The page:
Book Review: Colossians and Philemon: A Handbook on the Greek Text, by Constantine R. Campbell

[Baylor Handbook of the Greek New Testament series, Martin M. Culy, Gen. Ed.; 2013, Baylor University Press, Waco, TX, 114 pages]

The union of Verbal Aspect and ‘Union with Christ’ in one volume

In the continuing series of the Baylor Handbook on the Greek New Testament (BHGNT), Constantine Campbell, in his in-depth look into Colossians and Philemon, highlights his past and continuing work in Verbal Aspect, as well as his more recent research into Paul’s use of ὲν Χριστῳ̄ (en Christw͆) and similar phrases (union with Christ).  This is my second acquisition in the BHGNT series, and I like this one even more.

The series presumes some competence of NT Greek at the intermediate level, with its focus on grammar, while utilizing up-to-date linguistics (discourse analysis, Verbal Aspect), and touching on text critical issues where deemed appropriate.  (See my previous BHGNT review for more info on the series in general.)

With this particular volume, the reader should have a good working knowledge of verbal aspect (I’ll follow Porter’s convention of capitalizing tense-forms  to differentiate from aspect and associated terms), as Campbell focuses on this throughout.  For those unfamiliar with VA, essentially the view is that Koine Greek verb morphological forms (tense-forms) do not semantically encode time, but rather aspect.  Time, instead, is derived from context.  Aspect is the viewpoint, or perspective of the writer, who chose the particular tense-form from among other possibilities, to suit his particular purposes (though some tense-forms are more appropriate for narrative as opposed to discourse and vice versa).

The Aorist, for example is termed ‘perfective’ in aspect, meaning a summary or remote perspective of the event/situation (external view).  Conversely, the Present and Imperfect tense-forms are `imperfective’ in spect, displaying a view of the internal process of the event/situation (internal view).  The function of these aspectual forms, the resulting Aktionsart (kind of action), is determined by lexis and context (pragmatics).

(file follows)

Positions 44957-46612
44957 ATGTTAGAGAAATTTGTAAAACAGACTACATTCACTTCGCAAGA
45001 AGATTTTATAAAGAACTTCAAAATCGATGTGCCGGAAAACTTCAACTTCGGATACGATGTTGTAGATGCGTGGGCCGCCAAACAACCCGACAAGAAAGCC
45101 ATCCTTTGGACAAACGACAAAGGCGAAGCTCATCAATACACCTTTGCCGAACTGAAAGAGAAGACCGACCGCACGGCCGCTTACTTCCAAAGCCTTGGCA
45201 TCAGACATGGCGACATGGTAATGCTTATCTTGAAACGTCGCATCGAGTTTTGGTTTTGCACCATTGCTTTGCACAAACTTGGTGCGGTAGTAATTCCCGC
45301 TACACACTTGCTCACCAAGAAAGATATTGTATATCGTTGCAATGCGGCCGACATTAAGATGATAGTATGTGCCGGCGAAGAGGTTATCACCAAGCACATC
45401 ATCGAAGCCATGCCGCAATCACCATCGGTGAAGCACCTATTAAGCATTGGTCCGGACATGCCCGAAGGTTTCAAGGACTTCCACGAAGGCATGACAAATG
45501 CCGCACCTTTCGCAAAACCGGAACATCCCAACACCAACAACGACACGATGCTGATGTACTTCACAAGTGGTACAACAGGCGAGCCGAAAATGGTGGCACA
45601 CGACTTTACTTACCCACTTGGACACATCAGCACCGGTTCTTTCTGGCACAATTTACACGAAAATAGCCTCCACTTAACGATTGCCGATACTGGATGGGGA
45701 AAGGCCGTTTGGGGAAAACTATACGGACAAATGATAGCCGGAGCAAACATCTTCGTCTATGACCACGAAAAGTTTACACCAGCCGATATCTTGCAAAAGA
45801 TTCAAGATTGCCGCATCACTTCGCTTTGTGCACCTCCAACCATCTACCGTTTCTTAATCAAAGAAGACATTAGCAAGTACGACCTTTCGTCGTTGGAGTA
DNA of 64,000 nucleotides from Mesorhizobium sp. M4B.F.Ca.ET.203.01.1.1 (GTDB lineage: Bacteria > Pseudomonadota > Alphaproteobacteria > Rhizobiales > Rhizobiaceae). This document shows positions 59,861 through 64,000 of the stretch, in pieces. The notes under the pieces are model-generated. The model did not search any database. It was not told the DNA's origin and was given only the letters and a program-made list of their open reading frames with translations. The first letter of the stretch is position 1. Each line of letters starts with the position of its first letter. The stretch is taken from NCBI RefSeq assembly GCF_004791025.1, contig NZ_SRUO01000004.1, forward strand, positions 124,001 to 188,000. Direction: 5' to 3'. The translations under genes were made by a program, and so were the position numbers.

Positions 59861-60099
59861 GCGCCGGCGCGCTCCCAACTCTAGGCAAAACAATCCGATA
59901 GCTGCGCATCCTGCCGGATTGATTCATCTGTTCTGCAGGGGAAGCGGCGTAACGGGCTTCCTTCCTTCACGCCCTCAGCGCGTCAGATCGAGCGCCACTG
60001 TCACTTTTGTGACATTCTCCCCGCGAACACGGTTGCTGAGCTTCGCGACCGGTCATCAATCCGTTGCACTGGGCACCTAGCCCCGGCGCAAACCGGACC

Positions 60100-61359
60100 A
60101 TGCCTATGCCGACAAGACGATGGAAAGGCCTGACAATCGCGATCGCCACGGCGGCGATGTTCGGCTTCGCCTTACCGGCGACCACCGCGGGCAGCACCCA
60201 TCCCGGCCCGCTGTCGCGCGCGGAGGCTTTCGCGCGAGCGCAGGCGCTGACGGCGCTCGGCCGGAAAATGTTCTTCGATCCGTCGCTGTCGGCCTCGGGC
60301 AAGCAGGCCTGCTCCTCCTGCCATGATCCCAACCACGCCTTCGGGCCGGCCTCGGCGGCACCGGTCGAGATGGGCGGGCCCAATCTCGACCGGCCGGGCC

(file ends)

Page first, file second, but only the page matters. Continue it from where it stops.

To assist the reader, Campbell gives a handy overview/review of his Basics of Verbal Aspect in Biblical Greek (Zondervan, Grand Rapids, 2008a), in his Introduction.  Worth the price of admission, however, is how the author, in the Introduction, breaks down each tense-form into each of its Aktionsart functions [pp xxiv – xxvii], providing a ready reference as one works through Colossians and Philemon.  For example, under ‘Present Indicative’ is ‘Gnomic Aktionsart’, which is described:

“Imperfective aspect with any lexeme in a context of ‘general reality’ can implicate a gnomic Aktionsart.  This expresses a universal and timeless action” [p xxvi].

My only minor criticism – and it is indeed small – is that the aspectual terms ‘perfective’ and ‘imperfective’ are not defined in a general way, in abstraction from their Aktionsart functions, in the Introduction or in the Glossary (hence my explanation above).  I deem this important because, for example, under ‘Aorist Indicative’ is ‘Gnomic Aktionsart’ [p xxiv] with the identical description as ‘Gnomic Aktionsart’ under ‘Present Indicative’ above, except the introductory word, with “Perfective aspect…” replacing “Imperfective aspect….”  Without a firm grasp of the general differences between perfective aspect and imperfective aspect, one may not see the distinction between the Present gnomic and Aoristic gnomic, with the nearly identical descriptions.